As applied economists, AAEA members aim to pair relevance with rigor. My goal as your new president is for our Association to enable us all to do that even better. I’ll use this column to keep you abreast of what’s afoot. But please let me and our board of directors know what you see and what you think.
Our annual meeting last month in Chicago reflected the diversity of agricultural and applied economics. Outside the plenary sessions, the five most popular ones covered Big Data, the cult of statistical significance, food labeling, Washington policy update, and crop insurance. We heard plenary speakers on experimental markets for public services (Charles Plott), (dis)honesty in behavioral economics (Dan Ariely), and returns to agricultural research (Julian Alston). Breaking new ground in stylistic diversity, the Beer vs. Wine track session featured presentations via both limericks and song.
As an association, AAEA maintains strong finances and a steady membership. Our journal revenues allow us to keep member dues under $100 annually; a strong stock market has helped as well. Membership numbers have been holding steady at about 2,500 for the past decade. Just fewer than 1,500 attended the Chicago meeting. We returned to two nights of reunions, and we expanded the number of posters; both changes were well received.
How can we do better? Our Association has long offered its members two main services: professional meetings and journals. AAEA’s 2014 strategic plan committed to maintaining these while strengthening professional support to members in the forms of mentoring, communicating our work outside AAEA, and making our government relations more effective.
The AAEA Mentorship Committee is looking to find more broadly accessible mentoring approaches to complement the highly successful mentoring workshop held in Vail, Colorado, in June. Stay tuned for details or contact committee chair Diogo Souza-Monteiro with suggestions. For tips from the Vail workshop, check out the AAEA Mentorship Portal, reachable from the AAEA Member Resources page.
Since 2015, our media outreach has dramatically expanded. Guided by the AAEA Communications Committee, Jay Saunders (JSaunders@aaea.org) connects members to the press, both by directing journalists to knowledgeable members and by preparing press releases. The rising number of people covered by the online AAEA Member in the News feature attests to our members rising public engagement (or our rising efforts to inform each other about what we do!). If you should be featured as a Member in the News, contact Allison Scheetz (AScheetz@aaea.org) and let her know why.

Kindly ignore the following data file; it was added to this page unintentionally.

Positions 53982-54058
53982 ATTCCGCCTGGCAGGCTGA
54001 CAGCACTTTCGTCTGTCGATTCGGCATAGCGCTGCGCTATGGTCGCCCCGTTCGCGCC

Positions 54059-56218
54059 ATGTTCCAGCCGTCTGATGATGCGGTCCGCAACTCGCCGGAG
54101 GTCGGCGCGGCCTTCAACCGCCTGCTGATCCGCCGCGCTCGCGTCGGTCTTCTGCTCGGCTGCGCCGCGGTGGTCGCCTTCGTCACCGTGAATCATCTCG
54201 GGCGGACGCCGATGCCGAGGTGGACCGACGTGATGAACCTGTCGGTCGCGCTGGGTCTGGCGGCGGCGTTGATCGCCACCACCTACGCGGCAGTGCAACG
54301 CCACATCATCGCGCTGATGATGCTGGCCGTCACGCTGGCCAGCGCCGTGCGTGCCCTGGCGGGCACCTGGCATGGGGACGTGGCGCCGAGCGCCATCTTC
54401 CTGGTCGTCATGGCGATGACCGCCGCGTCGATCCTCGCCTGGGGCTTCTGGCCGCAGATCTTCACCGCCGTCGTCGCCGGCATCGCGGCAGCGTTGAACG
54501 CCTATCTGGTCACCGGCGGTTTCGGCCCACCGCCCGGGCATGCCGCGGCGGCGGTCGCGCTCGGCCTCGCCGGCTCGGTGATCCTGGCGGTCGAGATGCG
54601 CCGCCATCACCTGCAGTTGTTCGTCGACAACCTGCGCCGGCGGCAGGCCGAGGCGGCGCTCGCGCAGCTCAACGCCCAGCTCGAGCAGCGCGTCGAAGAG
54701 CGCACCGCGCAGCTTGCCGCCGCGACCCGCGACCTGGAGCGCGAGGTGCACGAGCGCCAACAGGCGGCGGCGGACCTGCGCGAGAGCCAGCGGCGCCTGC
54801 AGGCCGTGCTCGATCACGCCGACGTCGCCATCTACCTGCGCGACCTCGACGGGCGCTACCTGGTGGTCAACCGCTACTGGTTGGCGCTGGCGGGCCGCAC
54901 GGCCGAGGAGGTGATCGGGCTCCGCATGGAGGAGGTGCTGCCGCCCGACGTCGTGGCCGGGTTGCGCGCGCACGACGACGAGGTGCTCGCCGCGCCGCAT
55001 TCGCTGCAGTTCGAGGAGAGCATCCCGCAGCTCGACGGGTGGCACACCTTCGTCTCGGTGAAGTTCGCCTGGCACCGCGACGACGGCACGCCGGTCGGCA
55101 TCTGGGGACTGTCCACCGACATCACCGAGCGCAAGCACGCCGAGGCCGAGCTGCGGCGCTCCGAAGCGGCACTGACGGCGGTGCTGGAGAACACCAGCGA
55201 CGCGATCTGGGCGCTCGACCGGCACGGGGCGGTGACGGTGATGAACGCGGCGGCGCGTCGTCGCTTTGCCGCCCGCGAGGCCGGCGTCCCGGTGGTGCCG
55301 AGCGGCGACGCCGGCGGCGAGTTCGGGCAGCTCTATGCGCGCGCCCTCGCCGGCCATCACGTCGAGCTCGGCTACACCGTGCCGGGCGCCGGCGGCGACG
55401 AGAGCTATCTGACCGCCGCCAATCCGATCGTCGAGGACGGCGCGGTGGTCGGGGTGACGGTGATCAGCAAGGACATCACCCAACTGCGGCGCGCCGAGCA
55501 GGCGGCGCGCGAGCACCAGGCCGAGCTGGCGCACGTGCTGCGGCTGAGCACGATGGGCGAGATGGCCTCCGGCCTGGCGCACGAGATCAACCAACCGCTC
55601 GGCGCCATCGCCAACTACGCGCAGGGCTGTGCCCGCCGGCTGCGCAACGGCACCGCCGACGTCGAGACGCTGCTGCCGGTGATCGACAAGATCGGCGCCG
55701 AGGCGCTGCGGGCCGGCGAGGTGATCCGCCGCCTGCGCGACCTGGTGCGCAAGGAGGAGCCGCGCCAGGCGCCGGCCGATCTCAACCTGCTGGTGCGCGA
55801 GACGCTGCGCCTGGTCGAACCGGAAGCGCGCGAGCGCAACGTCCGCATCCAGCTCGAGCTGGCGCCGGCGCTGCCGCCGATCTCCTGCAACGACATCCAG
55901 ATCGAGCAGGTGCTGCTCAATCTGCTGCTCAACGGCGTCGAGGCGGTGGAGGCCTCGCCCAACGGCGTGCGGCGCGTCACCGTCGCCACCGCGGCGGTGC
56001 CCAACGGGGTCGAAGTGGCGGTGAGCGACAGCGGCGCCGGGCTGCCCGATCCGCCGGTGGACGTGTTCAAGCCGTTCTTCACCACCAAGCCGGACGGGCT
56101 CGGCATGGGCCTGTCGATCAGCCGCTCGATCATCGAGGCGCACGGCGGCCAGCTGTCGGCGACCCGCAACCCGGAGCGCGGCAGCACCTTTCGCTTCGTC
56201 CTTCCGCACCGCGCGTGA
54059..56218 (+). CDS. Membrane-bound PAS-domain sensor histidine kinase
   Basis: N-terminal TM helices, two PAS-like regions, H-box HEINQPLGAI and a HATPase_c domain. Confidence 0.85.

We partner with the Council for Food, Agricultural, and Resource Economics (C-FARE) to maintain our presence in Washington, D.C. C-FARE Executive Director Caron Gala (firstname.lastname@example.org) organizes public workshops and AAEA member visits to inform federal agencies and Congressional staff about the important activities of agricultural and applied economists.
Should the set of AAEA journals expand to reflect the expansion of our members’ activities? Past President Jayson Lusk made the case for why expansion could make sense. In Chicago, the AAEA Board invited members to submit ideas as it considers whether to launch a new, online, open access journal. It’s not too late—send suggestions to me or Kristen McGuire (email@example.com), before journal strategy meetings next month.
Relevance and rigor opened this column and featured in my presidential address. They were epitomized by the work of Hans Binswanger-Mkhize, who passed away on August 4. Hans focused on policy-relevant research in his long career with the World Bank. A pioneer of economic experiments conducted in the field, his path-breaking 1980 AJAE article has been more heavily cited in the past decade than in its first quarter century. May we all aspire to make a difference as effectively as he did.